The unidentified teen -- who lives in Paris -- may have some form of natural resistance to HIV that has not yet been discovered. While at least a dozen adults with HIV have had remissions for a median of 10 years after they stopped taking HIV medicines, doctors say the French girl is the first to have long-lasting remission that began in childhood.
Dr. Asier Saez-Cirion, of the Pasteur Institute in Paris, presented the case Monday at an International AIDS Society conference in Vancouver, Canada, the AP reported.
The girl's mother did not have her HIV under control while pregnant, and the girl was infected either before or during birth. The girl was given the HIV drug zidovudine (AZT) for six weeks, followed by a more powerful four-drug combination.
She kept taking HIV drugs until she was nearly 6, when doctors lost contact with her. When doctors saw her again a year later, the girl's mother said she had stopped giving her daughter the HIV drugs. However, doctors could not detect HIV in her blood so they decided not to restart drug treatment, the AP reported.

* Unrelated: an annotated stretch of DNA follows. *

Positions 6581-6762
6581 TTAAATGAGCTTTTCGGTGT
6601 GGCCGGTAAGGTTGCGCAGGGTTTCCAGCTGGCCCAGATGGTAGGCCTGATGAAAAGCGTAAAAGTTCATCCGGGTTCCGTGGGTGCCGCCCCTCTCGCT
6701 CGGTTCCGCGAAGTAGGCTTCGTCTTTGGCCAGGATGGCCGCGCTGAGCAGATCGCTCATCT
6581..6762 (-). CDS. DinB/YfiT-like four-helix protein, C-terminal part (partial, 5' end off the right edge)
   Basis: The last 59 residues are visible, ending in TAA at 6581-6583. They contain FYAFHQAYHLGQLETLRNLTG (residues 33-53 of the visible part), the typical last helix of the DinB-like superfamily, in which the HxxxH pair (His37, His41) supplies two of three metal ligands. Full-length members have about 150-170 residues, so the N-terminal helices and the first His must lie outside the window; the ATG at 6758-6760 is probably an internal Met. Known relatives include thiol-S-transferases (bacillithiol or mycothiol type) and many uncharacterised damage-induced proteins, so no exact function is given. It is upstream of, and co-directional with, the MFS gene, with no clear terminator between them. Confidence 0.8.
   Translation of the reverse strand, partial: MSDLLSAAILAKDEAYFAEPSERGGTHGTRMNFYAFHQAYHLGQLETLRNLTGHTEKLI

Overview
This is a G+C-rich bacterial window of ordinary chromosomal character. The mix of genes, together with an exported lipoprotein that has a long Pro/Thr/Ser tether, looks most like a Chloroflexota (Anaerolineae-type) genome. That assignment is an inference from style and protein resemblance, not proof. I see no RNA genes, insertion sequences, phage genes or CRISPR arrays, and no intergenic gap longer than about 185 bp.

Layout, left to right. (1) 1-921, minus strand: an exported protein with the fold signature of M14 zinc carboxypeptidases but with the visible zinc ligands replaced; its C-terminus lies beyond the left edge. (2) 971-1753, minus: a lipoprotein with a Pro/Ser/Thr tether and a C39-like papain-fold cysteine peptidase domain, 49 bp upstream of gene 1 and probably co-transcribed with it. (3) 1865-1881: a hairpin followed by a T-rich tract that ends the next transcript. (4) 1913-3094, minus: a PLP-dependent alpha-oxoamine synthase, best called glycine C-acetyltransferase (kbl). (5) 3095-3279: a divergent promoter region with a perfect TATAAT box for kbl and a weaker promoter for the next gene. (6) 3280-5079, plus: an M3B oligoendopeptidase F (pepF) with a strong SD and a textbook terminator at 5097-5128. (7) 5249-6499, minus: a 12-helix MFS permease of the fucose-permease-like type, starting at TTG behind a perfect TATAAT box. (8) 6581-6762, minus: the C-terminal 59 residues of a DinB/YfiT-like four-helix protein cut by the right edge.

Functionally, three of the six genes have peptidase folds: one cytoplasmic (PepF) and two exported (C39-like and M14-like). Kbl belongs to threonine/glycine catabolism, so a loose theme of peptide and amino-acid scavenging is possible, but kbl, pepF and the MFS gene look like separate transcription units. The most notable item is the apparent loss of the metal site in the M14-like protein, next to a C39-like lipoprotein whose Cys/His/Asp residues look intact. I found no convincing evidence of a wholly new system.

Since then, the girl's HIV levels have remained below a detection threshold, with the exception of brief rise when she was 11 that cleared up without drug treatment. Very sensitive tests show extremely low levels of HIV.
"This is an exciting story," but it is unknown if the remission will last, said Francoise Barre-Sinoussi, a Pasteur Institute scientist and a co-discoverer of HIV, the AP reported.
"This case is clearly additional evidence of the powerful benefit of starting treatment as soon as possible," she added.
"This girl is in remission of infection but she is infected" and not cured, Saez-Cirion noted, the AP reported.
He explained that the girl doesn't have any of the gene variants or other biomarkers known to provide natural control or protection from HIV infection, and her body could not suppress the virus on its own before she started taking the powerful drug combination.
These factors suggest that early drug treatment is responsible for her HIV remission, Saez-Cirion said, the AP reported.